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Animals and Cosmetics Testing: An Unnecessary Duo

Christie Hendrickson, November 6, 2018

Before those bottles of shampoo and conditioner made it to your bathtub, and before your lip balm made it to the bottom of your bag, there’s a chance those products’ ingredients were tested on animals. It’s not a small problem: roughly 400,000 animals suffer and are killed in these unnecessary tests every year.

Methods of animal research in the cosmetics industry commonly include:

  • Eye irritant tests wherein substances are dropped into the eyes of restrained rabbits

  • Skin corrosivity tests wherein chemicals are applied directly to the skin of shaved rabbits, rats, mice, and guinea pigs

  • “Lethal dose” tests wherein lab animals are force-fed known toxic or potentially toxic products to determine the amount required to induce death by ingestion

Cruel tests like these are simply unnecessary. The U.S. Food & Drug Administration’s (FDA) Federal Food, Drug, and Cosmetic Act (FD&C Act) requires that all cosmetics are determined safe for human use. The FD&C Act does not require animal tests to prove such safety; in fact, FDA state they are “a strong advocate of methodologies for the refinement, reduction, and replacement of animal tests with alternative methodologies that do not employ the use of animals.”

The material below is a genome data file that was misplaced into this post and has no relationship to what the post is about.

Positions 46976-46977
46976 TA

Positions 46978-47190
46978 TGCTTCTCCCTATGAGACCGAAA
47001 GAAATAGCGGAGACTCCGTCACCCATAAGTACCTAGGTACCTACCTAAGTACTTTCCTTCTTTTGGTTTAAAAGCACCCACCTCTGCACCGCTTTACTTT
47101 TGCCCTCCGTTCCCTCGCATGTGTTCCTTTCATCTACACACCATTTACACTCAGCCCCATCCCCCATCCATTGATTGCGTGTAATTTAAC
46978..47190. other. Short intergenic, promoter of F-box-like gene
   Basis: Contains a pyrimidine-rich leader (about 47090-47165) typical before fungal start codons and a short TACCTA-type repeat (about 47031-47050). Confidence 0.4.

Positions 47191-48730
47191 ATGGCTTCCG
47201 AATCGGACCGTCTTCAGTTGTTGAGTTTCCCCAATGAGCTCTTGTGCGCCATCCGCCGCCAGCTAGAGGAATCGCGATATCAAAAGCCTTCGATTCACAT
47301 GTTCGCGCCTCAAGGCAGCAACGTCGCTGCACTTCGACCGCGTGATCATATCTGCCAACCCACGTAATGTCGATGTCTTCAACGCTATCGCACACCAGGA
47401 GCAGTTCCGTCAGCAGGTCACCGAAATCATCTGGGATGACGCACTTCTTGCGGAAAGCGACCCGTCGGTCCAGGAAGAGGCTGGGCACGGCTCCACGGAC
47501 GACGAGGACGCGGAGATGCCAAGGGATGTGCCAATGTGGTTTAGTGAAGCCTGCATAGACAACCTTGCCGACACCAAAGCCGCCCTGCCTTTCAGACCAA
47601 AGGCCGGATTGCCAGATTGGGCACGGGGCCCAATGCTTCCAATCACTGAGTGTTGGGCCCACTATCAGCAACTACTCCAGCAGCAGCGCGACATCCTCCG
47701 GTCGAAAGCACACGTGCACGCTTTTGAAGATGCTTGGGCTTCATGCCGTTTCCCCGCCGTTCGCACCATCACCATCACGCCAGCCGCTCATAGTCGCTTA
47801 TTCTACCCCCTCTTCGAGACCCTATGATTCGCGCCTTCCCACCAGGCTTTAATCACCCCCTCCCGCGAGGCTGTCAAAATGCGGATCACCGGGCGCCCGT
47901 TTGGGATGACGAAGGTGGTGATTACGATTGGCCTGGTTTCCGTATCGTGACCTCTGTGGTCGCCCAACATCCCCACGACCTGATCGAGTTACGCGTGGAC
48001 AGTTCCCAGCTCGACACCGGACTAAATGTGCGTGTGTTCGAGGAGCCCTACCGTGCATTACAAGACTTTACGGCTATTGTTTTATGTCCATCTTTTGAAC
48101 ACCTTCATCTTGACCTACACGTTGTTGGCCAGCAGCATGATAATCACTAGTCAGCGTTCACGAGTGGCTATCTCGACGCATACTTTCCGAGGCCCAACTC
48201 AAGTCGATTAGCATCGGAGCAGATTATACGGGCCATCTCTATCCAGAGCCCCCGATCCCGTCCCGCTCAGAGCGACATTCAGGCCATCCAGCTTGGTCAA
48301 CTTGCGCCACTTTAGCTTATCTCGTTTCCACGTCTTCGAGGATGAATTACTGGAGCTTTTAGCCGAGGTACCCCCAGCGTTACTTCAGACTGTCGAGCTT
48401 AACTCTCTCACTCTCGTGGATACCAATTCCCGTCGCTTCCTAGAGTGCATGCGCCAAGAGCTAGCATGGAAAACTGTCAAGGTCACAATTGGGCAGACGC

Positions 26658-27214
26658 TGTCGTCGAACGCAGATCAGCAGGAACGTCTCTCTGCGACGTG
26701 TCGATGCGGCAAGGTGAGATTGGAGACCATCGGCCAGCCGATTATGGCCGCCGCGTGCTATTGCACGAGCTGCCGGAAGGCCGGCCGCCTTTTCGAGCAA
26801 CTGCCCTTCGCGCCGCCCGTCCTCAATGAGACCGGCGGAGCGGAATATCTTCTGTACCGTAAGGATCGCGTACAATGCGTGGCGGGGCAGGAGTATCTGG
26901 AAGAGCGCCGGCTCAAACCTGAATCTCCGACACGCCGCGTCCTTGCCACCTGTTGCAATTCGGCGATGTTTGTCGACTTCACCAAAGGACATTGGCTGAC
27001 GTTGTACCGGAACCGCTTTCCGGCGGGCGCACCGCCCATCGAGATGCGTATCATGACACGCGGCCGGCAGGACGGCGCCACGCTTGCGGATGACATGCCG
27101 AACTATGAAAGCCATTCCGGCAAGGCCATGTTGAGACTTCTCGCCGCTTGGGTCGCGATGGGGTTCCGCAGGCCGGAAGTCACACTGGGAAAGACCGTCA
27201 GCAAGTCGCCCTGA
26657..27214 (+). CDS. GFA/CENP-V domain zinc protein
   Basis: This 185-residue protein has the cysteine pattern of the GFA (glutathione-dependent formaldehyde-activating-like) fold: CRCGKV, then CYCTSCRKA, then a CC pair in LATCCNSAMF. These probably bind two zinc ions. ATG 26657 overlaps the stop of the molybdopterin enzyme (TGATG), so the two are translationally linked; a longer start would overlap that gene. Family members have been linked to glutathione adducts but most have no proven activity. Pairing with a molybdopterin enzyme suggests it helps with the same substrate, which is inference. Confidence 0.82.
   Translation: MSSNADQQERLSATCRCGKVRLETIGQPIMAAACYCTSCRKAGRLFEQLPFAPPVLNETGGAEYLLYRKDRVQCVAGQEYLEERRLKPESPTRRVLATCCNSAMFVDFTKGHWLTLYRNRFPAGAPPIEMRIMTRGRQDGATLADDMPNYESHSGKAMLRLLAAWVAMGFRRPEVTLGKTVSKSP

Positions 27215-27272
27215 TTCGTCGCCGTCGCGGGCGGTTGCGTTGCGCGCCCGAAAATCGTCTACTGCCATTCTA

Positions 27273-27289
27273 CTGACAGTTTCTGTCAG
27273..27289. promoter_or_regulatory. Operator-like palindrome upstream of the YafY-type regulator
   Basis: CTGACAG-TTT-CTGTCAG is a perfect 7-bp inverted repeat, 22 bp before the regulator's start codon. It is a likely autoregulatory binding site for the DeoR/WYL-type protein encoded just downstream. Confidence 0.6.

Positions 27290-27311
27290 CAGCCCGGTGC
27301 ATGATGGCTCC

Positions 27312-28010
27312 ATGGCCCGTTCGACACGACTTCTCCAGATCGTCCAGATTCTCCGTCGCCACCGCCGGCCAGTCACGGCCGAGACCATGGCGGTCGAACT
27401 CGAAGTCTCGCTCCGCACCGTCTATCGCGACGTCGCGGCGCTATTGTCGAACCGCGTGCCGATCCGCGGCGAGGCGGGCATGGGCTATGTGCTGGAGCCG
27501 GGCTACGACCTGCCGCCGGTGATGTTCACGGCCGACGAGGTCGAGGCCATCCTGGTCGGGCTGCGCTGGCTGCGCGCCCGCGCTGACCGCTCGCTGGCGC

Despite the lack of legal necessity for animal testing and the existence of alternative research methods, many cosmetics companies continue to test their products or ingredients on animals as a matter of convention. Examples of cheaper and more efficient alternatives to animal tests include technologies that are capable of screening thousands of chemicals using lab-grown cells.

Some companies don’t want to do this testing but allow their products to be tested on animals because certain governments require this be done. The most glaring example of this occurs because China, a massive market for cosmetics, requires animal testing before cosmetics are allowed on store shelves.

Thanks to decades of advocacy by us and others, as of 2018 many cosmetics companies in the U.S. have moved away from animal testing entirely.

Rise for Animals (formerly NEAVS) helped found the Leaping Bunny Program, which evaluates brands’ adherence to cruelty-free standards for cosmetics and household products so that consumers know which ethical companies to support. Look for the Leaping Bunny logo on labels before making a purchase.